• Day-parting – activate only when my front desk wasn’t covered at night, or weekends – times when its hard to reach a person in my office and my conversion rates are lower than normal due to the lack of phone presence.
  • Customizable Deployment – NGage is set to pop up within a specified time interval (I think 17 seconds) that has been tested to optimize the volume of chats.  I’d want to be able to set rules for when it pops up – say a specific number of pages viewed, for example instead of aggressively bombarding users.
  • Mobile – chat shouldn’t dominate the precious screen real estate of mobile phones.  Chat on mobile is unwieldy at best and . . . the user literally has a phone in their hand, why on earth would you push chat instead?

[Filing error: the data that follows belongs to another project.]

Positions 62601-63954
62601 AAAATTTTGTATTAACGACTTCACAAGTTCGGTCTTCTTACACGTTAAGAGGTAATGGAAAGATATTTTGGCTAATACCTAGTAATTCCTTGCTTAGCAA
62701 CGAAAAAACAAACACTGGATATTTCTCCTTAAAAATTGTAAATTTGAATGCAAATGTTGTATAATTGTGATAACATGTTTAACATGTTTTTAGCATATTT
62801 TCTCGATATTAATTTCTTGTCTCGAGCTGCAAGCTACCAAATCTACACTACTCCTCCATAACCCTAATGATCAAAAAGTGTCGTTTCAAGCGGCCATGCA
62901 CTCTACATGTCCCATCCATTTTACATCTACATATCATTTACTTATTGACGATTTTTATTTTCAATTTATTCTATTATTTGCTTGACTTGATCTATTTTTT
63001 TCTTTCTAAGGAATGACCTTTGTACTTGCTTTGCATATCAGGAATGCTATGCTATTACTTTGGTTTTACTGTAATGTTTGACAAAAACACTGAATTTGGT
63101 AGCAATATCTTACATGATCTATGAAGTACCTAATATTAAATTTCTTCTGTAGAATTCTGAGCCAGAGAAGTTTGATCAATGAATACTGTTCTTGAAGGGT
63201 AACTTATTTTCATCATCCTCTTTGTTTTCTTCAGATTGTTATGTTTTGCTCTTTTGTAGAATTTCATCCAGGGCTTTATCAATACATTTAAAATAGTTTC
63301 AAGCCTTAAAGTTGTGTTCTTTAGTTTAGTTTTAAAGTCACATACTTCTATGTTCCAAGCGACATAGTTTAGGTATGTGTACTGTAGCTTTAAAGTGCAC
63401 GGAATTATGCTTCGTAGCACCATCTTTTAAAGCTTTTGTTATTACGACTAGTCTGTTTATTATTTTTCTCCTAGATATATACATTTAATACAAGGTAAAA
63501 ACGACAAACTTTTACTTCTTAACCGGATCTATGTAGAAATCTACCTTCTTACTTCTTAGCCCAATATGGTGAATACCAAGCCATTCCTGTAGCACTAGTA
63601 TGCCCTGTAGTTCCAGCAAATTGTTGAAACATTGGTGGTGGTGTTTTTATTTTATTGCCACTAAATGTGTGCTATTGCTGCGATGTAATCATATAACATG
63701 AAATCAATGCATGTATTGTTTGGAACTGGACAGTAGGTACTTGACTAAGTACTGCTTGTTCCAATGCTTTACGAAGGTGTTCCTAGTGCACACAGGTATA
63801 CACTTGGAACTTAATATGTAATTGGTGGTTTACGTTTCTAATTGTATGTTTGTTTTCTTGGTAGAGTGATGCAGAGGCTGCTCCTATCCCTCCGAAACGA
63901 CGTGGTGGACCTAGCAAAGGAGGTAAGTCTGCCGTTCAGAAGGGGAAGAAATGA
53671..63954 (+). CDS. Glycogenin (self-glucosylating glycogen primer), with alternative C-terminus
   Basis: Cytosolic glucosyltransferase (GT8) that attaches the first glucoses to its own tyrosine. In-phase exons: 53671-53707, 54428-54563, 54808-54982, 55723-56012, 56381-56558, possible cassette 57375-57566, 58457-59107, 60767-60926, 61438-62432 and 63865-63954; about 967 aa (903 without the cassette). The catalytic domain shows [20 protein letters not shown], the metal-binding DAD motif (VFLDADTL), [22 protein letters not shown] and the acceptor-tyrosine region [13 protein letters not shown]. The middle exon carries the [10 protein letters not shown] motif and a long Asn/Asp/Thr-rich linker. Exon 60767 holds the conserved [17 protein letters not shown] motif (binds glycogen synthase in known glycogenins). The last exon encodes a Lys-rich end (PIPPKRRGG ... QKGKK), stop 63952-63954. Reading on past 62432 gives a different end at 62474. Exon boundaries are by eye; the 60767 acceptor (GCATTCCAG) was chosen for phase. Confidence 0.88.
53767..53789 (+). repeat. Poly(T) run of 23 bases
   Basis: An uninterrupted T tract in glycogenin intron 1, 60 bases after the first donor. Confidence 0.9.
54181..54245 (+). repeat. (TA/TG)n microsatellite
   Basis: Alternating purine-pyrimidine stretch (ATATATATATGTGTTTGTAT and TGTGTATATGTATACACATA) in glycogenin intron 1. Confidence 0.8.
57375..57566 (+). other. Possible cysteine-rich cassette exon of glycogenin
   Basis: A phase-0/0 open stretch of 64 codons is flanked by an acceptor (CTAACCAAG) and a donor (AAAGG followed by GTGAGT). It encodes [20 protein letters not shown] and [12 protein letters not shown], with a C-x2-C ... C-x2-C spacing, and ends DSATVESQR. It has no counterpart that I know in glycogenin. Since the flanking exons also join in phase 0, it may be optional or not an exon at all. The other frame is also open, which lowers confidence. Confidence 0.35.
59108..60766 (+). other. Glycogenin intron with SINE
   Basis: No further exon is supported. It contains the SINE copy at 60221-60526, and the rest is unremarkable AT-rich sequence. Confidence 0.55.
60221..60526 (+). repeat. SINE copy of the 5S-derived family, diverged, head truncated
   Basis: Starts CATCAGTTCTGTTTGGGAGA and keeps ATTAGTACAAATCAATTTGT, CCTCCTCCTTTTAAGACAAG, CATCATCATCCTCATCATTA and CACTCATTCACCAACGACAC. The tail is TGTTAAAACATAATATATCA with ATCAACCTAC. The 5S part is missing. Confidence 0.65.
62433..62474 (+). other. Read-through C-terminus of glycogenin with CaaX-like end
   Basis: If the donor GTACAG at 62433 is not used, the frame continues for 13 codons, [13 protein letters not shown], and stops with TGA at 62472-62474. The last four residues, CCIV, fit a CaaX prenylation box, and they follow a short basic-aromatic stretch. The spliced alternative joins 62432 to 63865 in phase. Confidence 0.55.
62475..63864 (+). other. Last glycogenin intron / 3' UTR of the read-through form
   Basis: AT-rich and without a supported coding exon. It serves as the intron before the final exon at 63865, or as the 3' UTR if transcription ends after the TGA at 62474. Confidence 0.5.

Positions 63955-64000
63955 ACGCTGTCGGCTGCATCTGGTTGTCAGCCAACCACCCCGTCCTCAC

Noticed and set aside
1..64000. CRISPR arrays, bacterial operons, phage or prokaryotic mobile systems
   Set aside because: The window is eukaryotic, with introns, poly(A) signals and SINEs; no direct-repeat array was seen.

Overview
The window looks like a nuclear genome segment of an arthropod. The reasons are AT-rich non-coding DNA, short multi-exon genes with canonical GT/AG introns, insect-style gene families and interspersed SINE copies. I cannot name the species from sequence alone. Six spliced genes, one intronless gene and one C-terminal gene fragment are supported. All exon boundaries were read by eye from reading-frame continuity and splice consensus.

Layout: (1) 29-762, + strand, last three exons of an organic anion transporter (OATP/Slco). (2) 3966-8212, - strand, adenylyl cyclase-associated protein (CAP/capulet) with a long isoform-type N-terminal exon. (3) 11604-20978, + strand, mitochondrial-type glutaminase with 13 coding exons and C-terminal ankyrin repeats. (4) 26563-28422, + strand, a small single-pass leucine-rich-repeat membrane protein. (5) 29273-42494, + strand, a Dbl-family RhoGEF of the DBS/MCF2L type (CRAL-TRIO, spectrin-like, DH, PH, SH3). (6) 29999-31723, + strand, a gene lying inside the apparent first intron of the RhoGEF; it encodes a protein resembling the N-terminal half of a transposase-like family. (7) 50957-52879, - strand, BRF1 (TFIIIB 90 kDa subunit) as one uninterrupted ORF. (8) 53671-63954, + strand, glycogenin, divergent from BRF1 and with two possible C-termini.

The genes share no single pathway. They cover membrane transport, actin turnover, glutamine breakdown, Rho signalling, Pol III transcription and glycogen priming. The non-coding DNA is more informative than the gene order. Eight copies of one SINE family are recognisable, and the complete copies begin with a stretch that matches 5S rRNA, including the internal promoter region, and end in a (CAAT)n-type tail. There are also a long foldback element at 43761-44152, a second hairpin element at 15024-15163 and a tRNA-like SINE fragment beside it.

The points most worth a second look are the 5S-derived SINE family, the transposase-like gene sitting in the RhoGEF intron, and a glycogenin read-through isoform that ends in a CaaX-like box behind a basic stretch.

A Chat Counterexample:

So, let’s come full circle and see how Jay Fleishman handles conversions on his own site.  (And note – Jay is not a client, just a small firm lawyer I’ve known for many years who really gets marketing.)  Here’s the button from his home page – note that it is user initiated, skipping the obnoxious take-over popup – kind of looks like chat, but built with the user in mind.

chat button



And the button takes users to a mind-numbingly simple contact us form (below).  Note both a phone number and email address built into his site’s header, so prospects have many different ways to contact Jay.  Except of course chat, because Jay would rather talk with them directly.  And so would they.

jay form

I hope this has given you a framework to assess the efficacy of live chat for your own law firm – but have no illusions that the price tag is much higher than $35.

Call Tracking for Law Firms – Jenny, I Got Your Number: 867-5309